Mr. Speaker, I rise today in this House to speak to Bill C-293, An Act to amend the Corrections and Conditional Release Act (vexatious complainants). As the hon. member for Scarborough Centre and sponsor of this bill said, we had the opportunity to study this bill in committee during the last parliamentary session in the Standing Committee on Public Safety and National Security.
Since I am on that committee, I had the opportunity to engage in further discussion with the other members about this bill, which seeks to amend the Corrections and Conditional Release Act. The purpose of this bill is to limit access to the complaints and grievance procedure by so-called vexatious inmates in order to reduce the volume of complaints. The way we see it, this measure does not deal with the real problem of the complaints procedure, and we think that the focus should instead be on the source of these vexatious complaints.
We had an opportunity to hear from witnesses who told us about delays affecting the entire complaints system. Those who speak in favour of a fair and timely complaints system said that there are extremely serious delays in the processing of complaints, about six months in most cases. We should consider solutions that truly respond to the problems raised in committee, solutions that would allow reasonable delays for processing grievances and would simplify the procedure, which would enable Correctional Services Canada to save time and resources.
At the April 24 meeting of the Standing Committee on Public Safety and National Security, Howard Sapers, the correctional investigator, explained that the Office of the Correctional Investigator was created following a bloody and fatal riot at Kingston penitentiary in 1971. The fact-finding commission set up to look into this incident determined that having no credible system to resolve inmate complaints was one of the main factors that led to the confrontation.
In his 2007-08 annual report, Mr. Sapers again mentioned the long-standing concerns of the Office of the Correctional Investigator regarding Correctional Services Canada's internal grievance system. Over the years, they have reviewed numerous complaints regarding access to the internal complaints and grievance procedure. According to Mr. Sapers, the procedure to file complaints and grievances varies and is seriously lacking in uniformity.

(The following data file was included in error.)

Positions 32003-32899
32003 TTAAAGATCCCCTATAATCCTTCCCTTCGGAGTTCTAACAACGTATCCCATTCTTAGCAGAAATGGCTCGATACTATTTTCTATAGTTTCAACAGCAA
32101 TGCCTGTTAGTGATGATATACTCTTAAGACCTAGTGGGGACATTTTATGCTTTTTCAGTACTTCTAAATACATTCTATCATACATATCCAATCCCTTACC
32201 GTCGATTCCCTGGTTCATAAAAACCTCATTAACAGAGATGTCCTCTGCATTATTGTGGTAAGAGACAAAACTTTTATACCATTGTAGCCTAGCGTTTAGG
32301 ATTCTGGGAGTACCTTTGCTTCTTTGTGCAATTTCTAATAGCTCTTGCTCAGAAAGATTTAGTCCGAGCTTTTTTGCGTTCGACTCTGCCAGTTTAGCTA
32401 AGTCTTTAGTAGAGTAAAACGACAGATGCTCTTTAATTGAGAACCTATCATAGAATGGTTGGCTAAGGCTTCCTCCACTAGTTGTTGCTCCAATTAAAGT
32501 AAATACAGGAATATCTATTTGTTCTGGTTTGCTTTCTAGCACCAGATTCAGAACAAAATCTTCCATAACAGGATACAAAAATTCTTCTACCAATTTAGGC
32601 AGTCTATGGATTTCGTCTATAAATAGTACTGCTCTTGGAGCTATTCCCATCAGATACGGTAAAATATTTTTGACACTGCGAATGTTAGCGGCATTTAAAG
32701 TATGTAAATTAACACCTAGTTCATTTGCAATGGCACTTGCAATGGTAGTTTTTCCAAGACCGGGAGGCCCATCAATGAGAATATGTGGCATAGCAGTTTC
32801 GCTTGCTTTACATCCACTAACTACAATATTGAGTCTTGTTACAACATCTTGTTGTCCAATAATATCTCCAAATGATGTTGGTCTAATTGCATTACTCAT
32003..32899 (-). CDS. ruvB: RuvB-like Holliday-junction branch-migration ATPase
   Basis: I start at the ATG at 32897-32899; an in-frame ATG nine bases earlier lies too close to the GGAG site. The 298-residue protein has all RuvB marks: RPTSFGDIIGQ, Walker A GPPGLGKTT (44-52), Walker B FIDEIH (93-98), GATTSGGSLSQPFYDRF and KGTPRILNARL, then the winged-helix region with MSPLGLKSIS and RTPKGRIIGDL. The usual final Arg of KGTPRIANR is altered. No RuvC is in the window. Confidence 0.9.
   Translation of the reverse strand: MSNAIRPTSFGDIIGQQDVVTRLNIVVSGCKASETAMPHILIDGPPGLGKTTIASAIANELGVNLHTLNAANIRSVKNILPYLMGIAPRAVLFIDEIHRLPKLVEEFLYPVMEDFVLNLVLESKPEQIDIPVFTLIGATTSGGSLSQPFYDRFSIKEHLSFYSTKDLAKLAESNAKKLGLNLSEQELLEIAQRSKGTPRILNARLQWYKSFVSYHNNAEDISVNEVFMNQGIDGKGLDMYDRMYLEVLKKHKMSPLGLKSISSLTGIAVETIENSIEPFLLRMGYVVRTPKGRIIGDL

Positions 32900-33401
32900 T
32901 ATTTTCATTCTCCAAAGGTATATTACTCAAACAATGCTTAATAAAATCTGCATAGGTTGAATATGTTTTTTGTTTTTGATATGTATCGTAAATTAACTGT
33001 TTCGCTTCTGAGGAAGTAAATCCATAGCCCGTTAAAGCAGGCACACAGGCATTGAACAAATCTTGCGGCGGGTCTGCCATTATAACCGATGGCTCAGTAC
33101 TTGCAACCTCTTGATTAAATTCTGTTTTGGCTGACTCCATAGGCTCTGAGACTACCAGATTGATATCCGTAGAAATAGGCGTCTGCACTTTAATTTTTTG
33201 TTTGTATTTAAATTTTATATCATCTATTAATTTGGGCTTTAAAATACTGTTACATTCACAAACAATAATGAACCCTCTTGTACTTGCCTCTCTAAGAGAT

Ashley Smith's story is one of the most tragic examples of the poor handling of complaints. There is in fact a full report that shows how that inmate's death could have been avoided. In it, we can read how, despite the fact that the Correctional Service of Canada rejected her seven complaints about her conditions of incarceration, she tried to improve her situation one final time before her death by putting a complaint in a sealed envelope into the complaints box. Only after Ashley's death was the complaint seen as a priority. The report shows that the seven complaints, which had been considered routine, were in fact priorities.
So we see that we have a problem at the moment with the way in which the system of complaints and grievances in our correctional system is working. Mr. Sapers comes to the conclusion that, if there had been a fair, effective and flexible internal process, it would have been possible to considerably improve the excessively restrictive and dehumanizing conditions imposed on Ms. Smith. He feels that her complaints were rejected for no valid reason. In his report, he also recommends that the Correctional Service of Canada immediately review all cases of prolonged solitary confinement associated with mental health problems, paying specific attention to offenders who have already attempted suicide or who display self-injury tendencies.
In committee, we heard that a number of vexatious complainants tend to have mental health issues. Labelling them vexatious complainants will probably not prevent them from filing complaints, nor will it help them with rehabilitation. So the risk of reoffending increases and public safety suffers.